Improving Job Satisfaction
by Juan Morejon
Are your employees satisfied in their jobs? You had better hope so! How a person views their job can impact their work and their performance. The level of job satisfaction is determined by how the different aspects of the job (such as responsibilities, pay, promotions, recognition, and the office environment) are evaluated. The extent of that job satisfaction is also determined by how the employee gets along with their supervisor and coworkers. Job satisfaction plays a large part in the level of committment to the organization and in job involvement. And employees who are committed to their job are proud to work in their organization and reach their goals. The achievement of these goals then will help the employee attain a better work life balance, a great way to make your workers feel supported. That feeling of support has a positive impact on your workers’ commitment. All of these things are connected; employee engagement, retention, motivation, and top performance do not all happen in isolation of one another.
When employees do not feel satisfied in the performance of their roles, their levels of commitment diminish, and they will then decide which tasks they will complete (shifting the focus to minimally satisfying their work requirements). Work performance is then affected, which ultimately influences the performance of the organization in the aggregate of multiple unsatisfied workers. Job dissatisfaction also leads to people leaving the organization for better jobs and pay elsewhere.
Leaders Have the Solutions
The good news is that leaders have the opportunity to influence the behaviors, motivation, and performance of their employees. Organizations need to employ leaders that establish trust, improve job satisfaction, and find ways to maximize performance. You can help your workers to increase job satisfaction by first establishing trust. If an employee does not even trust his or her leader, that employee may not accept any information from that leader. Leaders are responsible in completing evaluations and to motivate, guide, and train their employees. Employees feel safer and have a higher job satisfaction when leaders make the decisions that they determine to be trustworthy. A lack of trust leads to decreased work performance and job dissatisfaction, which then affects organizational performance. Job dissatisfaction increases the probability of role conflicts, anxiety, and the intention for the employees to leave their jobs.
Leaders have a responsibility to help their employees reach their professional goals and advance in the organization. They also need to show that they have competence, integrity, honesty, and fairness. When leaders lack these traits, the employees feel that they are placing themselves at risk of acting on behalf of the leader. The employees also may feel that they are limited with promotions, compensations, and professional career advancement.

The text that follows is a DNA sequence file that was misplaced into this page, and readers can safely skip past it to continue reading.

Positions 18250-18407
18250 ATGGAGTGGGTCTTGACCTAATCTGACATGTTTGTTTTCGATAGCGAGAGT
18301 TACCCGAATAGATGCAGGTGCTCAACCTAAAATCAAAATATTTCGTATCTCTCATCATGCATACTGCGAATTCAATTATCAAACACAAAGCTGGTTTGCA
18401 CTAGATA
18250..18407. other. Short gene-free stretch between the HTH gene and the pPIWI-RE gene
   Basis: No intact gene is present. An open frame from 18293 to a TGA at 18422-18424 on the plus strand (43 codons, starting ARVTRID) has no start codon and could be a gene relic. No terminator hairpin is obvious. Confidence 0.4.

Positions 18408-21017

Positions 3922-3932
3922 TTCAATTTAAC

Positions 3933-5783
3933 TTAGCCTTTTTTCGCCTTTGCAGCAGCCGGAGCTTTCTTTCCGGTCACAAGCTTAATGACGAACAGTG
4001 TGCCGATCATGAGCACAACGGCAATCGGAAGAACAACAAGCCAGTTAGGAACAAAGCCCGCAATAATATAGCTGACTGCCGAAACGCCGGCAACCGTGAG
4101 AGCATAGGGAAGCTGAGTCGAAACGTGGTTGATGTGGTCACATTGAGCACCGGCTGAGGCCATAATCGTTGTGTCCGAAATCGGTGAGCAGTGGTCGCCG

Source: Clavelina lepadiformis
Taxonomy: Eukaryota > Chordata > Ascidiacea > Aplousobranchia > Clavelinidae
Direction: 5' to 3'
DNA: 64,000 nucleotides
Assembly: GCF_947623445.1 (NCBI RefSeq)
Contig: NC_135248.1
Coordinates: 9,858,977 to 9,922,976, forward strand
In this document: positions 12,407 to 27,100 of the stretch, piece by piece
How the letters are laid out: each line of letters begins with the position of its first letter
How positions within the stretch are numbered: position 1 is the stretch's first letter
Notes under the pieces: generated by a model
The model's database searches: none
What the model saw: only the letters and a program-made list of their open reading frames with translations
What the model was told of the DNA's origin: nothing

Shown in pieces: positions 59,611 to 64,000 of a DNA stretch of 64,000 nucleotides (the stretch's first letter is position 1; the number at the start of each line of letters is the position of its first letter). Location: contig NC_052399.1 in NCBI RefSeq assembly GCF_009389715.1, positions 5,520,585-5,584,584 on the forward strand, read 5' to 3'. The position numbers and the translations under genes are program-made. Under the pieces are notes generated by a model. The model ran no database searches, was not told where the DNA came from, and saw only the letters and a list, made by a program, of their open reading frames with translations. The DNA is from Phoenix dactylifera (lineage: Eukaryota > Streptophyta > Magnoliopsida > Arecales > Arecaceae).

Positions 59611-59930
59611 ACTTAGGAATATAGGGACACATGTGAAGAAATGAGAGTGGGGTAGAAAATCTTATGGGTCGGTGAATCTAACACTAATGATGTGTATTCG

Bringing It All Together
When leaders use their skills and abilities to motivate their workers and involve them in their work, there can be wonderful gains to job satisfaction. A motivated workforce increases performance and productivity. Trust builds relationships and establishes communication. Leaders who then communicate their vision can motivate and align their workforce to achieve the organizational goals. The level of employee satisfaction relies upon how the leader evaluates the employee, guides them in their jobs, and trains the staff in their roles.
Juan serves as the Director of Business Analytics for the Florida Department of Health in Broward County. He is a team leader, trainer, and facilitator for quality performance improvement teams and committees, and is the agency’s Health Management System (HMS) Administrator. Juan earned his Master’s degree in industrial and organizational psychology from Walden University with a specialization on executive coaching. He is a certified Myers Briggs practitioner and Six Sigma Green Belt. In 20+ years of management and analytics experience, Juan has led several quality improvements teams, and has developed training manuals and courses. He has served as an examiner for the Governor’s Sterling Award for performance excellence, and is a fellow of the National Leadership Academy for the Public’s Health. He has chaired several state and local committees from special interest groups to quality assurance and quality improvement committees.